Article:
Space waste – A tragedy of the cosmic commons
Posted by Rich Sweeney on February 15, 2008
Yesterday the Bush administration ordered the military to attempt to shoot down a crippled spy satellite in the next two weeks. While the administration says that it needs to destroy the satellite in order to “prevent any possible contamination from the hazardous rocket fuel on board”, I think it’s clear to all that this is action is a direct response to China’s similar act a year ago. Ignoring all the disingenousness of the justificaton (as if Bush cares about the environment) and the ridiculousness of the missile defense program (Reagan literally dreamed it up after watching Star Wars), there is an interesting economics component to the this story.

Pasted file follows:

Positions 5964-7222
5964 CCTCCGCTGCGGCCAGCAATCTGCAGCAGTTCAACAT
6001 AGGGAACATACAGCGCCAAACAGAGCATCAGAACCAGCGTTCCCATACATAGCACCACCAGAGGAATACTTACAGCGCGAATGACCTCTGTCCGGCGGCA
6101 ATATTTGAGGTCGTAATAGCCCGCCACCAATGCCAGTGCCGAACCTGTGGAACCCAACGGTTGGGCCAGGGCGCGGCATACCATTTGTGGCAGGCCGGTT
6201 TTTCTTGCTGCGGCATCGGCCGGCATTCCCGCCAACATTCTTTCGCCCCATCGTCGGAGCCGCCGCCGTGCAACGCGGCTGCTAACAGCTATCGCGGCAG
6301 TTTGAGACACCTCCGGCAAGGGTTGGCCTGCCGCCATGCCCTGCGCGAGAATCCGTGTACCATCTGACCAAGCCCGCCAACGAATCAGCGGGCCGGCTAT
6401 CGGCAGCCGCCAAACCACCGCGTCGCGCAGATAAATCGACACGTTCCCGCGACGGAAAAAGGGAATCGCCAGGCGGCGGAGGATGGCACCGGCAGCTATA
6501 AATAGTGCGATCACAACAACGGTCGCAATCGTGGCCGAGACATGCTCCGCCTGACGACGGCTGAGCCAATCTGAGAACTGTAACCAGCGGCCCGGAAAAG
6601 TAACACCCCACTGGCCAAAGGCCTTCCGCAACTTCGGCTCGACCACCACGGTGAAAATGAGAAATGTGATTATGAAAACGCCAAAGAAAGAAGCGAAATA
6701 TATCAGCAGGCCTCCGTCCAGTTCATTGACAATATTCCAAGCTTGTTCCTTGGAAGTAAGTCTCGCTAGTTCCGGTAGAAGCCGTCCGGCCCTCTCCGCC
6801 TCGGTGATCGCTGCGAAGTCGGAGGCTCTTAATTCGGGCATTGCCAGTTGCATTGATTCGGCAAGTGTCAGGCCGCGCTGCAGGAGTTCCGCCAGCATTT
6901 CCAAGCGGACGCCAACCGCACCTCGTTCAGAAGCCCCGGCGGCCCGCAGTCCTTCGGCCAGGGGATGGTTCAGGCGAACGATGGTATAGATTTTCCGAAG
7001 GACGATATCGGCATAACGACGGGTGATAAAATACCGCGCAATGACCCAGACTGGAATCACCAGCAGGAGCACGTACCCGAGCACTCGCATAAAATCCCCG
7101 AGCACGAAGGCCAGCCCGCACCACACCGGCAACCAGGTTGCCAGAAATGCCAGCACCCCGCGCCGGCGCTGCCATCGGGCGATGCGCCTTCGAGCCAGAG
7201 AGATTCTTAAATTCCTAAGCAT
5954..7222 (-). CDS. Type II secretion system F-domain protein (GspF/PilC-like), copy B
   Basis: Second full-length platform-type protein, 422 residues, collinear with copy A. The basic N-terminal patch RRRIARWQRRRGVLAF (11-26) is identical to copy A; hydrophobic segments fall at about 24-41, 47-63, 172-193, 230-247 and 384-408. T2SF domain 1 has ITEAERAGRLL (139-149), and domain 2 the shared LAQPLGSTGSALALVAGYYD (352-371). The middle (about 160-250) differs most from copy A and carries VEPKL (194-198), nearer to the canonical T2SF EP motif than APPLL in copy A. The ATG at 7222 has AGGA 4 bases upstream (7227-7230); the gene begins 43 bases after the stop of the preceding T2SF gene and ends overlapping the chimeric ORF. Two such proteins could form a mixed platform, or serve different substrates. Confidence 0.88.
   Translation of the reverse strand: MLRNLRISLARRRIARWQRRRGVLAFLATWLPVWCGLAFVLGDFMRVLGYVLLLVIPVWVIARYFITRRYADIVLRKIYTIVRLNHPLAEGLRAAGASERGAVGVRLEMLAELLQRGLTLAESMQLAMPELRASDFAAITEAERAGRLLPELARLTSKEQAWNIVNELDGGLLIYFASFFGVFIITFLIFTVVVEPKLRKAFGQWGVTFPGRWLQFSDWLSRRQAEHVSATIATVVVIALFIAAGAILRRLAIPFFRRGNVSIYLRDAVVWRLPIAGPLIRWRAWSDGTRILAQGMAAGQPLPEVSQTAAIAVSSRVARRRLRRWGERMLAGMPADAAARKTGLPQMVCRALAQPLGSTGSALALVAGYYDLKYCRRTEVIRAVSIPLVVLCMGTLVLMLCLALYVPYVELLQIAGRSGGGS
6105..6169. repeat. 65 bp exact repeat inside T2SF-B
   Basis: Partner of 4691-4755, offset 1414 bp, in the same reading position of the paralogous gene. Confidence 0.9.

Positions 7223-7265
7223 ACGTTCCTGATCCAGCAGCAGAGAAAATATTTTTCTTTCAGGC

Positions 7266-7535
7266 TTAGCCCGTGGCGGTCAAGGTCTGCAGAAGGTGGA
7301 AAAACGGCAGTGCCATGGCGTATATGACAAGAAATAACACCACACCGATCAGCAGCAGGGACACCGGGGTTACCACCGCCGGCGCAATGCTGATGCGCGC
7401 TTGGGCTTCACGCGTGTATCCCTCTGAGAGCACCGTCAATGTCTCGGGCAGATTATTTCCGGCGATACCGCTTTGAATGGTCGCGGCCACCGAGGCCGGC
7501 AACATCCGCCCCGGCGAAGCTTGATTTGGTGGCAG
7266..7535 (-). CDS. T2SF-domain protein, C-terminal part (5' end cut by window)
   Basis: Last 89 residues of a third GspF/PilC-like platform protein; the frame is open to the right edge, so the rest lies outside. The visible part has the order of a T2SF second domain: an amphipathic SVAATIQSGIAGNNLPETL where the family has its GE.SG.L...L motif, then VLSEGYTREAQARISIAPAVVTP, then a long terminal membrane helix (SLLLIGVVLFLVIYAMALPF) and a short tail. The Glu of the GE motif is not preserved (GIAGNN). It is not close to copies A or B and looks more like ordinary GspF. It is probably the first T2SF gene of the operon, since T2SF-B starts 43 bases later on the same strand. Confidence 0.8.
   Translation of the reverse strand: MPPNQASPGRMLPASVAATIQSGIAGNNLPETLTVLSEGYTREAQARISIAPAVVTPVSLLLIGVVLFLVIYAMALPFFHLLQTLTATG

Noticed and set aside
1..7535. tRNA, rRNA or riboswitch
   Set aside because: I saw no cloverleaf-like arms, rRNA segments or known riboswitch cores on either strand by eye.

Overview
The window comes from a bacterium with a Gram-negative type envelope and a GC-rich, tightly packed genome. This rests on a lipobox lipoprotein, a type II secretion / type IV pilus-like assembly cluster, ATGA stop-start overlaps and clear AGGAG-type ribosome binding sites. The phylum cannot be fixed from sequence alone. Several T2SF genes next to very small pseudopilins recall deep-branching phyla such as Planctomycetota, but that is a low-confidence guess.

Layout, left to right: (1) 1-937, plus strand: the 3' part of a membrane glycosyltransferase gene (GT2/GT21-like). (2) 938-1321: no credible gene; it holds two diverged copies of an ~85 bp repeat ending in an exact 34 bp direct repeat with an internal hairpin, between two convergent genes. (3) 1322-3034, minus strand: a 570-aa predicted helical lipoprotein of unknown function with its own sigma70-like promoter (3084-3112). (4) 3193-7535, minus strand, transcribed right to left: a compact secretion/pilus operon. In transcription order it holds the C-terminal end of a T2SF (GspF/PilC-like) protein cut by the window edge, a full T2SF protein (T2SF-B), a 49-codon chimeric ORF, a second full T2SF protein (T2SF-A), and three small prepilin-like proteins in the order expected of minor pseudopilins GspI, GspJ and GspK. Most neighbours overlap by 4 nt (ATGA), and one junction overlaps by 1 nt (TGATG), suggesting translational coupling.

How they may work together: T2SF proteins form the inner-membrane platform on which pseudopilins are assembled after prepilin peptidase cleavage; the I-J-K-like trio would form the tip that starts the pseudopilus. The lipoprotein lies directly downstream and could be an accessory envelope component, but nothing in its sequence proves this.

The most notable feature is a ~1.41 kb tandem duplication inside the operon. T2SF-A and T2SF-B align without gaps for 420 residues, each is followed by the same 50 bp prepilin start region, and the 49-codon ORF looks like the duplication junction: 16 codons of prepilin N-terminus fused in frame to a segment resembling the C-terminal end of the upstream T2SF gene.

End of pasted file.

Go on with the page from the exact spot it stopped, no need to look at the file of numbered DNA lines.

Standard procedure for removing unwanted or obsolete satellites from space involves taking them out of orbit and letting them disintegrate in the heat of the atmosphere. This results in essentially no remaining debris. China, for reasons we can only guess at, decided to ignore this protocol when it shot it’s satellite down last January. This resulted in an explosion of debris which is currently racing around the Earth at ten times the speed of a bullet. The effect has been a significant increase in the incidence of debris damage to other satellites. This is interesting because while “space” is conceptually limitless, the section of space optimal for observing and communicating with our planet is becoming increasingly crowded. However, given all of the complexities associated with delimiting and regulating it, this “space” is still essentially a free for all, with actors ignoring externalities and shortsightedly plundering a limited resource. Thus, if we are not careful, space, or at least a section of it, could go the way of Hardin’s commons.